The Korea FTA’s Contribution to the U.S. Trade Deficit
We’re continuing our series of facts in response to the Korean Embassy’s misleading claims on the Korea Free Trade Agreement (FTA). Our full response can be viewed here. This time, the focus is on the Korea FTA’s projected increase in the U.S. trade deficit.
Lori Wallach’s Huffington Post piece: The “U.S. International Trade Commission has concluded that the Korea agreement will increase the overall U.S. trade deficit.”
Korean Embassy’s claim: “The ITC clearly cautioned users of its data against doing exactly what Ms. Wallach and others have done: the ITC’s simulation results “should not be interpreted as changes in total imports and exports, or as implying meaningful information about the balance of trade impact of the entire U.S.-Korea FTA.” In its 2007 report, “U.S.-Korea Free Trade Agreement: Potential Economy-wide and Selected Sectoral Benefits,” the ITC predicted that the agreement would increase U.S. merchandise exports to Korea by $9.7 billion to $10.9 billion and merchandise imports from Korea by $6.4 billion to $6.9 billion.”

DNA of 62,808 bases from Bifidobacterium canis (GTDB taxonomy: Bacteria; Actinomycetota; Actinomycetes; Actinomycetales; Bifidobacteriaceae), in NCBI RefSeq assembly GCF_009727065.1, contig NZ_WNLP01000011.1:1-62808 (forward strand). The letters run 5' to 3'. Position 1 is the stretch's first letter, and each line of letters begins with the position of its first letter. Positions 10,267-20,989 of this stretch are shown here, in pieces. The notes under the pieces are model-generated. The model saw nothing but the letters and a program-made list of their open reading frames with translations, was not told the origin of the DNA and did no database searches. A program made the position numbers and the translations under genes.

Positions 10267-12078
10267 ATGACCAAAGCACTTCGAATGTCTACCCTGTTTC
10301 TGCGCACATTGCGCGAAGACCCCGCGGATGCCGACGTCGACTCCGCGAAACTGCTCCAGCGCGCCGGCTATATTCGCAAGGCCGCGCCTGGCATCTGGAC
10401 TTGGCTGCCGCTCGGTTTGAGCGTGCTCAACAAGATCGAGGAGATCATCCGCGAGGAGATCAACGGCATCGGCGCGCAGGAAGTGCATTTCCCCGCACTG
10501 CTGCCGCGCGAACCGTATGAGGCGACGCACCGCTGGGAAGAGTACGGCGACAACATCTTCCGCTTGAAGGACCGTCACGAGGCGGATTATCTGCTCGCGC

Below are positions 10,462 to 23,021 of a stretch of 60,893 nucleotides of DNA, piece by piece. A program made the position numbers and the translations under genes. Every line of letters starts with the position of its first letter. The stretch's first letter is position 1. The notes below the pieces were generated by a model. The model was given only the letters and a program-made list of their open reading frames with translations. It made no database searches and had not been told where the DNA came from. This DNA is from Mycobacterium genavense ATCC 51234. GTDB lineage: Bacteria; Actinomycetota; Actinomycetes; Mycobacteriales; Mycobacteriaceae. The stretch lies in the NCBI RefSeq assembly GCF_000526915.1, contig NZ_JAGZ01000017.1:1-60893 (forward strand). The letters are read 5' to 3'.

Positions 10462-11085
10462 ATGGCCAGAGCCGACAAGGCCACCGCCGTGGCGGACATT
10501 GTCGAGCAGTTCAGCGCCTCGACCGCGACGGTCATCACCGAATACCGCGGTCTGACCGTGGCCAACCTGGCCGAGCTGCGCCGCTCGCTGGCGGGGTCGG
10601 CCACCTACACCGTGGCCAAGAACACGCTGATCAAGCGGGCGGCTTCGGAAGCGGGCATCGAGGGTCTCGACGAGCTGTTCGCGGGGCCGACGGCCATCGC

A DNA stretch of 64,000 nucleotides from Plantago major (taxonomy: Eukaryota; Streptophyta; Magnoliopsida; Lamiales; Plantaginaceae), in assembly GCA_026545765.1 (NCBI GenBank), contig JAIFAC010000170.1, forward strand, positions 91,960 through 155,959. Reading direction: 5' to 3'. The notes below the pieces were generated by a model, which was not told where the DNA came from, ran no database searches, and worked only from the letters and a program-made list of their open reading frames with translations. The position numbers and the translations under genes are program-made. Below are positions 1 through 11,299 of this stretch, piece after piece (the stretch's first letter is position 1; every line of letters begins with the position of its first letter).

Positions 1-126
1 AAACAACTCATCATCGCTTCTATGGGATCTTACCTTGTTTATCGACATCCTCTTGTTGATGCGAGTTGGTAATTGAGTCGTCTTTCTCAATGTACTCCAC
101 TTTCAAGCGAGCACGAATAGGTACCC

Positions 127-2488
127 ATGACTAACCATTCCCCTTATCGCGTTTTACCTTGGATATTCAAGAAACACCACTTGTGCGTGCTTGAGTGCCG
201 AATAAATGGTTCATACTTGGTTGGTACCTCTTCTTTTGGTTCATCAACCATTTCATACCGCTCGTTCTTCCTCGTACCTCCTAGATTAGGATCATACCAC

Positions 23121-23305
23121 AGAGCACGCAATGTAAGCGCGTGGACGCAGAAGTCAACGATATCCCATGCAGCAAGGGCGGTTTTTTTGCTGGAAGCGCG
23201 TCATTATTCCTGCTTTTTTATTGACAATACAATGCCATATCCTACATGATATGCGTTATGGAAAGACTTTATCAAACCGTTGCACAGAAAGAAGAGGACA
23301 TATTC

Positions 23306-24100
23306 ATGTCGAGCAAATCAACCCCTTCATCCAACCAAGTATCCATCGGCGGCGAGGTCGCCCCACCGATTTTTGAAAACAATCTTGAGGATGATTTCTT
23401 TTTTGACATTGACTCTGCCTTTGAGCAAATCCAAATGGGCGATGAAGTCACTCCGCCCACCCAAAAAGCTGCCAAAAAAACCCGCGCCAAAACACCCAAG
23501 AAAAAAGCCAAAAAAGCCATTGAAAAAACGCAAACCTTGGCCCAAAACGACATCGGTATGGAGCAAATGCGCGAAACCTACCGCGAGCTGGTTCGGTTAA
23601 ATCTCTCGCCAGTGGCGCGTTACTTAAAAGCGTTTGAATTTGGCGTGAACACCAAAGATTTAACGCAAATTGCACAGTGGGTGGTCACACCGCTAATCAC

Facts: Embassy continues to dodge the fact that the Korea FTA will be lose-lose. While it cites the USITC projections on the bilateral trade balance showing Korea would lose, it ignores the fact that the U.S. global trade deficit is expected to increase – and it is the U.S. global balance that will affect jobs here.
The USITC’s study on the Korea FTA predicted that implementation of the Korea FTA would cause total U.S. exports to rise by $4.8-5.3 billion dollars and total U.S. imports to rise by $5.1- 5.7 billion, resulting in an increased trade deficit of $308-416 million.[i] This result is inseparable from the other findings in the report, including those that the FTA boosters prefer to highlight.
Interestingly, the USITC has not in the past made caveats like the one quoted in regards to its findings, despite the fact that its model’s track record has proven to be overly optimistic. For instance, a 1999 USITC study using roughly the same model estimated that China’s tariff offer for WTO accession would increase the U.S. trade deficit with China by only $1 billion dollars.[ii] In reality, the trade deficit with China skyrocketed by $167 billion between 2001 and 2008.[iii] Although China’s WTO accession alone (and the favorable trade treatment that came with it) likely did not cause the entirety of the huge rise in the trade deficit with China, it almost certainly contributed more than $1 billion dollars to the rise in the deficit. The USITC should indeed provide caveats that show that its own predictions have been overly optimistic.